Cambridge Platform

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The Cambridge Platform was a doctrinal statement for the Puritan Congregational churches in Colonial America. It was drawn up in August, 1648 by a synod of ministers from Massachusetts and Connecticut, which met pursuant to a request of the Massachusetts General Court. The New England authorities desired a formal statement of polity and a confession of faith because of the current Presbyterian ascendancy in England and the activities of local Presbyterians such as Dr. Robert Child.

The declaration endorsed the Westminster Confession—except with regard to ecclesiastical organization, instead upholding the existing Congregational form of church governance followed by the pilgrims and Puritans. "There is no greater church than a congregation which may ordinarily meet in one place" it says, indicating that the congregation itself is the highest level of ecclesiastical authority.[1] The Cambridge Platform remained the standard formulation in Massachusetts through the 18th century and in Connecticut until the Saybrook Platform of 1708.

It makes a clear distinction between the power of the state and that of the congregation. While a civil magistrate is obliged to follow a Christian life, and while the magistrate does have the power to convene a church synod for the purposes of admonishing a church or removing it from the communion of churches, the civil magistrate should have no power within the governance of the church itself, nor compel people to attend. The platform is at pains to say that church government stands in no opposition to civil government. That said, this separation of church and state is vastly different from what one finds by the 19th century in America. For example, the platform urges that "idolatry, heresy, blasphemy... open contempt of the word preached, profanation of the Lord's Day... and the like are to be restrained and punished by civil authority."[2]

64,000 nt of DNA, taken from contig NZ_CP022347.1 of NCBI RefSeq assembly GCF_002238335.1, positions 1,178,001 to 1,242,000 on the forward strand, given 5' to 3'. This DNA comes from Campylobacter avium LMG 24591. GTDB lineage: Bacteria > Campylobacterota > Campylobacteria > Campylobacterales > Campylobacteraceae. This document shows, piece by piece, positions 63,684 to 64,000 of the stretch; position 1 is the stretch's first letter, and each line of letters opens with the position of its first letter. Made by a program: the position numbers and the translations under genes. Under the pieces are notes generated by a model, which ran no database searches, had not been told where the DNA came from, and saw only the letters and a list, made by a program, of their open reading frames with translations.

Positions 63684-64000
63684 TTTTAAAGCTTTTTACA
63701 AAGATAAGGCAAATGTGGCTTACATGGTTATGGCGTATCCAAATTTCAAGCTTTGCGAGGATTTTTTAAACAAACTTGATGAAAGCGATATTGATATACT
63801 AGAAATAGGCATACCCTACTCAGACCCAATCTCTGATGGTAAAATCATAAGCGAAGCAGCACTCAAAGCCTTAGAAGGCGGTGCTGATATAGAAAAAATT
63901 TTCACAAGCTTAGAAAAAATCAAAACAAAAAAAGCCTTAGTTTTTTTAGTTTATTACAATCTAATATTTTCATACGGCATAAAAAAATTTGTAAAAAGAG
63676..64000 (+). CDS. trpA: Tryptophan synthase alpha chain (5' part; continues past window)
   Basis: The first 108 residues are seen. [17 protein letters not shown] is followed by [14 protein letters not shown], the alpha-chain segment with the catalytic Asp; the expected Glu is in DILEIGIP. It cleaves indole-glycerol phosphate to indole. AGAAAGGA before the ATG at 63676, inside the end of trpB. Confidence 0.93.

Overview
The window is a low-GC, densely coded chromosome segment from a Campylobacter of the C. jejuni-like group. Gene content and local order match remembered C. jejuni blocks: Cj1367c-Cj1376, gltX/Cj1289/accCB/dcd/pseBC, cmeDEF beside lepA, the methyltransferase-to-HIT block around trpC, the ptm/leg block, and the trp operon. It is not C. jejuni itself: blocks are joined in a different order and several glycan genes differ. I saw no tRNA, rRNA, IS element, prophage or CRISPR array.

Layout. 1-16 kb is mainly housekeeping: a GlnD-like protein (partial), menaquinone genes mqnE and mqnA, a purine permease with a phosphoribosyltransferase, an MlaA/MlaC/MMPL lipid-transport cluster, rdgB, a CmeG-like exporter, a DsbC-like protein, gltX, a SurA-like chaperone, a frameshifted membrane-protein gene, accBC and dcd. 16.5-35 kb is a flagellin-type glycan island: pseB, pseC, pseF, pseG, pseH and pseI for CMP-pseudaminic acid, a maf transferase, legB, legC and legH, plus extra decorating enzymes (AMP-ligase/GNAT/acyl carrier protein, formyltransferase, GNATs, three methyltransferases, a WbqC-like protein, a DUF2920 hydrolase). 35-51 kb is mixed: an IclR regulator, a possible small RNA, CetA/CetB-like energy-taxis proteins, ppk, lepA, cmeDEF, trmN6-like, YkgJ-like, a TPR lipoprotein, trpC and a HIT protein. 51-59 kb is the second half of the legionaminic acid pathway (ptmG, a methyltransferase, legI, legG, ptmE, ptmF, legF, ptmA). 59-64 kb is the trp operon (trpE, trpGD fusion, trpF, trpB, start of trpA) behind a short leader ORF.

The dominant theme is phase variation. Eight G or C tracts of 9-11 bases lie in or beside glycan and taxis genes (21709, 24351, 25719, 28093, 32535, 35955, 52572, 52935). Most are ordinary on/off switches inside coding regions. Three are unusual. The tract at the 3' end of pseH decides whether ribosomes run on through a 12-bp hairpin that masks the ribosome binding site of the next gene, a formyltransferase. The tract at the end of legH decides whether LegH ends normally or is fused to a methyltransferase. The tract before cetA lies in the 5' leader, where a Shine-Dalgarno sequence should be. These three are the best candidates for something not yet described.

Form[edit]

The document is heavily footnoted with 308 scriptural references—the authors wished to show how their understanding of a congregation mirrored that of the family of Sarah and Abraham who they considered the first free church[3] Following that model, the free church is understood to arise out of a covenant. The covenant defines who the members can be, what they are to do, and how they are to relate with one another, the union of actual people in that covenant creates the church.

The preface takes pains to respect the Westminster Confession in all ways except with regard to governance—there are just three chapters of the Westminster Confession that are being disagreed with. It also urges that it is not in any way advocating any schism, change, or revolution in governance among the churches of England.

Boundaries of the Church[edit]

The church itself is defined as: "a company of saints by calling, united into one body by a holy covenant, for the public worship of God, and the mutual edification of one another in the fellowship of the Lord Jesus".[4]

Chapter 7 establishes Elders, who attend to the boundaries of the church—admitting members to fellowship, excommunicating offenders, be guides and leaders in church administration, admonish the flock when needed—and deacons, who care only for the temporal goods of the church, handling money, paying the ministers and the poor. A third category is included in this officers section, namely that "ancient widows... minister to the church in giving attendance to the sick and to give succor to them and others in the like necessities."[5]